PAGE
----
The wonderful 3 Mormons:
Let’s start with this series of short, 5-minute videos from Prager University. 21 videos total are available in Prager’s Religion/Philosophy section. Consider subscribing to this YouTube channel.
Dennis Mark Prager is an American conservative and nationally syndicated radio talk show host, columnist, author, and public speaker.
He’s also a believing Jew. Of course, LDS people don’t share all specific beliefs with Dennis. However, we do have much in common. Including most of the following beliefs about God, evil, morality, free will, etc.
Blake Ostler, an LDS attorney and philosopher, shares many of his insights relative to the nature of God in over 20 podcasts found here at “Exploring Mormon Thought”.
One is linked below. Please review all his others. They’re awesome and insightful!
Ostler explains how one can know truth from spiritual experiences:
Alvin Plantinga, perhaps the world’s leading religious philosopher, discusses the position that all religions can’t logically be simultaneously true. Alvin is not LDS.
John Lennox articulates the differences between faiths, especially between the 3 major monotheistic religions.
Judaism believes Jesus died, but didn’t rise. Islam believes Jesus didn’t die. And Christianity believes Jesus both died and rose. 1 of these 3 (or none) is correct. All 3 are not correct.
Thoughtful Ravi discusses why he believes Christianity is the true faith.
Ravi is great in a question-and-answer format:
In my experience, the climate today with strident new atheists makes people who leave faith feel more supported, trendy, and smarter. It’s ridiculous, but seems to be the case.
The atheists arguments are no different (and in many cases worse) than in C.S. Lewis’ day. Yet, most people have no idea.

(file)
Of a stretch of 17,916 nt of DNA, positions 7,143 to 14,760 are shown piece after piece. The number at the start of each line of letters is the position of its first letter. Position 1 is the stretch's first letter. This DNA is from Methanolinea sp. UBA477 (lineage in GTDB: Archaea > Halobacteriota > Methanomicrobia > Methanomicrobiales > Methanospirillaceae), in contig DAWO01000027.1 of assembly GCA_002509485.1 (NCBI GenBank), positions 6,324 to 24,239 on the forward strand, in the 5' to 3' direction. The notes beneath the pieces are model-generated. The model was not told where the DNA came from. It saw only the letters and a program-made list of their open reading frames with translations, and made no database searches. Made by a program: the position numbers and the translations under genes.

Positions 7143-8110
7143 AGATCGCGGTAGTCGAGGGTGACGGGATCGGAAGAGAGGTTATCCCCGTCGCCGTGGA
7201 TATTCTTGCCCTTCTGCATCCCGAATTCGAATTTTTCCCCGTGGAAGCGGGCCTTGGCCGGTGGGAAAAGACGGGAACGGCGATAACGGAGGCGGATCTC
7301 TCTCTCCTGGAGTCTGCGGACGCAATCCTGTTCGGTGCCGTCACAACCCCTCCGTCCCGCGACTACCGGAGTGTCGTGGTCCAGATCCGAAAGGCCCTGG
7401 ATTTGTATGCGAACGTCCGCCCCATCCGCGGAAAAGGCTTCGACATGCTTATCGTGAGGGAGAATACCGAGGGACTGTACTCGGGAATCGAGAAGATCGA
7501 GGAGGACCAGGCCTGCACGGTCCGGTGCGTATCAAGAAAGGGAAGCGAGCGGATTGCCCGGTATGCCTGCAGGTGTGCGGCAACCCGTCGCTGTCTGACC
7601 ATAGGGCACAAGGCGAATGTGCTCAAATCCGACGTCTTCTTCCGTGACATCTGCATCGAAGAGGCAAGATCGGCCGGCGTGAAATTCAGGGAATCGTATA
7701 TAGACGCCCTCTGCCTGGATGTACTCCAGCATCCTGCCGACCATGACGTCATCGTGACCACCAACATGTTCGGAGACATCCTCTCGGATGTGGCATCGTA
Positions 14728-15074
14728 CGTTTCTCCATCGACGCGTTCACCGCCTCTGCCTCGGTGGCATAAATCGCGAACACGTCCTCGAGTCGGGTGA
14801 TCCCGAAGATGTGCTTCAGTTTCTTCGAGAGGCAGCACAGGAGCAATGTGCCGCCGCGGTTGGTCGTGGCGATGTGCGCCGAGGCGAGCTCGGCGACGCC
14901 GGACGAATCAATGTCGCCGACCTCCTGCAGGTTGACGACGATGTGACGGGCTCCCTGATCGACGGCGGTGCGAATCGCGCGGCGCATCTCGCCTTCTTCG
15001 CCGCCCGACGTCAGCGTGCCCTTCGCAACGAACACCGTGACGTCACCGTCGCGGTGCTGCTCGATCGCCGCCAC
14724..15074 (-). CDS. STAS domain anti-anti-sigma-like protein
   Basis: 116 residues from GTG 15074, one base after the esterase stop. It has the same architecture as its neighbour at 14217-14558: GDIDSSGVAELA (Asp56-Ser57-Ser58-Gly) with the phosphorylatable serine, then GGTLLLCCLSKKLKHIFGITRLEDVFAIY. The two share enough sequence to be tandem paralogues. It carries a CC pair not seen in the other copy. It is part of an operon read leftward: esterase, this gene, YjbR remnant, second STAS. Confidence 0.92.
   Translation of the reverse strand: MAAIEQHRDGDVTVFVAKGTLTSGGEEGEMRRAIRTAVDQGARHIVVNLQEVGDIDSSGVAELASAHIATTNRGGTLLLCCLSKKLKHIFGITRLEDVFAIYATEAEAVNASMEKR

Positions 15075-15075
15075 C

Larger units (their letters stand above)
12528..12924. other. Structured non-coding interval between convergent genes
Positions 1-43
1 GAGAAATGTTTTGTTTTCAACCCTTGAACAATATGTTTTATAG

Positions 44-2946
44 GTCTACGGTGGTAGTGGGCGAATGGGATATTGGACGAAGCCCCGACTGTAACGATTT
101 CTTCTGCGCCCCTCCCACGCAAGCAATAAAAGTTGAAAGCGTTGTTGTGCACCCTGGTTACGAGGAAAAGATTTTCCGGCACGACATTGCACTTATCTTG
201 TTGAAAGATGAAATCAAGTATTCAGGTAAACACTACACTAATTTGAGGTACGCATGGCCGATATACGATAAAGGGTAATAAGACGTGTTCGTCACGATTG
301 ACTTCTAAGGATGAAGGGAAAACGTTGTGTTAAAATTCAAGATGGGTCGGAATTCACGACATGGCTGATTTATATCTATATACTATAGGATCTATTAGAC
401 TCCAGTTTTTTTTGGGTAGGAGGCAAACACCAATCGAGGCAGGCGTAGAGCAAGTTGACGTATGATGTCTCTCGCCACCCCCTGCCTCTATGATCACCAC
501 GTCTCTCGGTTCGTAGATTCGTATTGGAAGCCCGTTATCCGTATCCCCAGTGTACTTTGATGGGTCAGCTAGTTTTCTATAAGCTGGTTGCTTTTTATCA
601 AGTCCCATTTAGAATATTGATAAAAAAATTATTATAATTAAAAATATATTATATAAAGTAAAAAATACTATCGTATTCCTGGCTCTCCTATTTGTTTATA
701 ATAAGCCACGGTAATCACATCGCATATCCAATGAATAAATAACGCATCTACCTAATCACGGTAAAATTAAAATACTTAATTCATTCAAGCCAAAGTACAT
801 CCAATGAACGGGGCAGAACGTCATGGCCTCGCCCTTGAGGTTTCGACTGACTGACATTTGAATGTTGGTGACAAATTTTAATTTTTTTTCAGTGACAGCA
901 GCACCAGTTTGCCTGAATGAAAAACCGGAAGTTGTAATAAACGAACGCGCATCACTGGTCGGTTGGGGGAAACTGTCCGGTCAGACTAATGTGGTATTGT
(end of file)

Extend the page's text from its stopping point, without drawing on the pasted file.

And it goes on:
They usually haven’t gotten to the bottom of things till years into their journey at which time things look pretty bleak.
Classical atheists were sad that God didn’t exist and owned that the outlook was completely miserable. New atheists are strangely glib and sometimes ecstatic in their claim that there’s no God. They seem to forget that — according to all previous atheists — life is bleak and meaningless in the absence of God.
No ultimate meaning, despite finding meaning week to week in subjective and personal choices month to month. New atheism is a pop-cultural phenomenon.
Richard Dawkins (perhaps the most famous atheist in the world today), outside the pop culture, is ridiculed by academics for his poor arguments and avoidance of past obstacles. But your cousin who left faith doesn’t understand any of this. He thinks he’s smarter than you, you dummie!
I have an atheist/agnostic friend who used to be a full-on LDS-hating atheist. Now, after a few years of cooling down, kinda hopes for God, but still rails against the Church. He just can’t let go of his critical interpretations. Most (85%) of our doubts are emotional doubts.
This fellow, William Lane Craig, is a wonderful creedal Christian defender comments on new atheism:
Discussing the most significant cultural challenges to belief in our society: